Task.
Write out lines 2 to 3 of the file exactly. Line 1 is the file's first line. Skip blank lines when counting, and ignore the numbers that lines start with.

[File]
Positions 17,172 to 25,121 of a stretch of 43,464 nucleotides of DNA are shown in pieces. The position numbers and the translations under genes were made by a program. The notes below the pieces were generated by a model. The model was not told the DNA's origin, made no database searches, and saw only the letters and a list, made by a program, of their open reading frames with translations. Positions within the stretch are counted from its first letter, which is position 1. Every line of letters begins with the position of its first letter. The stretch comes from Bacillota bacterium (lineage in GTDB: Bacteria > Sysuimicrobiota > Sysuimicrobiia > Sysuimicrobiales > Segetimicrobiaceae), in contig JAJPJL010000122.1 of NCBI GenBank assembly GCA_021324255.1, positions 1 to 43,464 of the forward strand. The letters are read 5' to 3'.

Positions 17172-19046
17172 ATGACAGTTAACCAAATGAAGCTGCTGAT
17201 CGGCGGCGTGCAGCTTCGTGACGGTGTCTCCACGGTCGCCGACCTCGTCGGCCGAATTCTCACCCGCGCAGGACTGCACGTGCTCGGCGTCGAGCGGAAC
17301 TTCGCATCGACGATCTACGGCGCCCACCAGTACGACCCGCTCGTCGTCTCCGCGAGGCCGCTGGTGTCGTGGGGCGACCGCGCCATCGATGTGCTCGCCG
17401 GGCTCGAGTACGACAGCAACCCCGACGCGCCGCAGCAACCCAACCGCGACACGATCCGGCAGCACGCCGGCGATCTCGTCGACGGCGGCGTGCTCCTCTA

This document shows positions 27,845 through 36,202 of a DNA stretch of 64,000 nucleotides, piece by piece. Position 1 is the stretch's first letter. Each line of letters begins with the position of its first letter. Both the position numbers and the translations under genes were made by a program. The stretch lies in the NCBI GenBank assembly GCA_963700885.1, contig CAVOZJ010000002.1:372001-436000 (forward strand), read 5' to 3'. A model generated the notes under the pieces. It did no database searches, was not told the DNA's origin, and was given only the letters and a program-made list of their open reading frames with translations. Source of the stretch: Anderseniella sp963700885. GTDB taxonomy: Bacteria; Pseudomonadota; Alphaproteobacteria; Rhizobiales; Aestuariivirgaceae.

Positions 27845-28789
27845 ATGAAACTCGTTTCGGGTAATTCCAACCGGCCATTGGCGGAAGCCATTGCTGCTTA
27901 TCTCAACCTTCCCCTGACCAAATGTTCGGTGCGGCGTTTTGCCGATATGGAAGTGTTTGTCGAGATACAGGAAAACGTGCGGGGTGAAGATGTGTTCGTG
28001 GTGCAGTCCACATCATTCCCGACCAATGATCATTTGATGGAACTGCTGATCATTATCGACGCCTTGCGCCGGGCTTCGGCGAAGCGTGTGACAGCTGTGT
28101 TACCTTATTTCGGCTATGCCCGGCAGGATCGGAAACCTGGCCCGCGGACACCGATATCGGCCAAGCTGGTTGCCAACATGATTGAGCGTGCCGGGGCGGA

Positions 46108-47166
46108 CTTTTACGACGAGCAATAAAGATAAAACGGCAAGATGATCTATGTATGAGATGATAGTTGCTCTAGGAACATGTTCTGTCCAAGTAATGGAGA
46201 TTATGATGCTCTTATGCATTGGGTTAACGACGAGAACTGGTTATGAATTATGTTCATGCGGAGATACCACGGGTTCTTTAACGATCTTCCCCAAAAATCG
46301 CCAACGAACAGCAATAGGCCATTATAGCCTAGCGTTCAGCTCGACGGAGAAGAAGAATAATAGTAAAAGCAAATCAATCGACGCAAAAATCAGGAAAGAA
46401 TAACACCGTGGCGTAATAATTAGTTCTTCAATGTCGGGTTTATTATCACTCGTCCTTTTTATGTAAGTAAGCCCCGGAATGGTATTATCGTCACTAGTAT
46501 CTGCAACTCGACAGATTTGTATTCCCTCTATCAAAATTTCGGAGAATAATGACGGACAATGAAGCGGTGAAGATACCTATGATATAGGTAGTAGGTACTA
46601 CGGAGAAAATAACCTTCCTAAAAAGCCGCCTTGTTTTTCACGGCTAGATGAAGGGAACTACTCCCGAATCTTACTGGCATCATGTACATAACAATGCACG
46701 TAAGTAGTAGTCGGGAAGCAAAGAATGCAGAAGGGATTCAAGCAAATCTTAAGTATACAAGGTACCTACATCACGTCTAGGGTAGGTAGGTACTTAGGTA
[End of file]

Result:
Positions 17172-19046
17172 ATGACAGTTAACCAAATGAAGCTGCTGAT